We may also mention the two celebrated fountains, Fonte Gaia and Fontebranda; the former, in the Piazza del Campo, by Jacopo della Quercia (1409-1419), but freely restored in 1868, the much-damaged original reliefs being now in the Opera del Duomo; the Fonte Nuova, near Porta Ovile, by Camaino di Crescentino also deserves notice (1298).
In the Campo Santo of Pisa; Agostino and Agnolo, who in 1330 carved the fine tomb of Bishop Guido Tarlati in the cathedral of Arezzo; Lando di Pietro (14th century), architect, entrusted by the Sienese commune with the proposed enlargement of the cathedral (1339), and perhaps author of the famous Gothic reliquary containing the head of S Galgano in the Chiesa del Santuccio, which, however, is more usually attributed to Ugolino di Vieri, author of the tabernacle in the cathedral at Orvieto; Giacopo (or Jacopo) della Quercia, whose lovely fountain, the Fonte Gaia, in the Piazza del Campo has been recently restored; Lorenzo di Pietro (Il Vecchietta), a pupil of Della Quercia and an excellent artist in marble and bronze; Francesco d'Antonio, a skilful goldsmith of the 1 6th century; Francesco di Giorgio Martini (1439-1502), painter, sculptor, military engineer and writer on art; Giacomo Cozzarelli (15th century); and Lorenzo Mariano, surnamed 11 Marrina (16th century).
After her immigration to Rome she is said to have received the name Gaia Caecilia.
There was a statue of her as Gaia Caecilia in the temple of Sancus, which possessed magical powers.
Tanaquil and Gaia Caecilia are, however, really distinct personalities.
The anecdotes told of Gaia Caecilia are aetiological myths intended to explain certain usages at Roman marriages.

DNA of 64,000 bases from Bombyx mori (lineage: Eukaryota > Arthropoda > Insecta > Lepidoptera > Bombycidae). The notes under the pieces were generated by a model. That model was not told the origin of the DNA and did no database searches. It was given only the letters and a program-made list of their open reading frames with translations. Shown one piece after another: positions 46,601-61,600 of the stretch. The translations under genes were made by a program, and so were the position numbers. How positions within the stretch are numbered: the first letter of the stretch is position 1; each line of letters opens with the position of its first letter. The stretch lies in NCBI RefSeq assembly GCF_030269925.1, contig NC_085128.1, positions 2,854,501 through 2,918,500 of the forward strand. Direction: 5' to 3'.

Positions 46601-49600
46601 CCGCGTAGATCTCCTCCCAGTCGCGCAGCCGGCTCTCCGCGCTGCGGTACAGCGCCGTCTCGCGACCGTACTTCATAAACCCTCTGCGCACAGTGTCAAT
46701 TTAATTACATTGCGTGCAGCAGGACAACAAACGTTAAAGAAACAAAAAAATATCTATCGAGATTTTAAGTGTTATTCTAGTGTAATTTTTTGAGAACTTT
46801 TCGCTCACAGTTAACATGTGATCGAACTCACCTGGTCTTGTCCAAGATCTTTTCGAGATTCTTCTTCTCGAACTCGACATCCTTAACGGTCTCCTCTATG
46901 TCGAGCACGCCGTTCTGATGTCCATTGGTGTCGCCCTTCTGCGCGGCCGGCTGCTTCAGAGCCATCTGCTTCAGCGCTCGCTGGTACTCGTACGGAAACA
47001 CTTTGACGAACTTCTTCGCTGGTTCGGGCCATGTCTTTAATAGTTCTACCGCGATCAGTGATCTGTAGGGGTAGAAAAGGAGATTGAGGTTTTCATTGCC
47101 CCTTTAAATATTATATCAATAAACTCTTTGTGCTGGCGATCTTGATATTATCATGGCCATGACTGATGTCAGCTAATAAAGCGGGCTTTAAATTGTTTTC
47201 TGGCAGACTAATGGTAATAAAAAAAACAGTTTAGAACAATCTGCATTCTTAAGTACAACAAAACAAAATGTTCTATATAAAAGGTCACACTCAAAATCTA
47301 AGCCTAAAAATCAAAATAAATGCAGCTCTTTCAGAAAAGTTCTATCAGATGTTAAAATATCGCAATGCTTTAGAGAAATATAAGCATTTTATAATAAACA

Thus Apollo has to fight the oracle serpent of Gaia, and it has been observed that where Apollo prevailed in Greek religion the serpent became a monster to be slain.
She is the daughter of Ouranos and Gaia; and after Metis she becomes the bride of Zeus.6 Pindar describes her as born in a golden car from the primeval Oceanus, source of all things, to the sacred height of Olympus to be the consort of Zeus the saviour; and she bears the same august epithet, as the symbol of social justice and the refuge for the oppressed.'
Orestes, according to Zielinski, is the son of the sky-god Zeus-Agamemnon, who overcomes his wife the earth-goddess Gaia-Clytaemnestra; with the assistance of the dragon Aegisthus, she slays her husband, whose murder is in turn avenged by his son.
RHEA, a goddess of the Greeks known in mythology as the daughter of Uranus and Gaia, the sister and consort of Kronos, and the mother of Zeus.
Its name (Portucalia, Terra portucalensis) was derived from the little seaport of Portus Cale or Villa Nova de Gaia, now a suburb of Oporto, at the mouth of the Douro.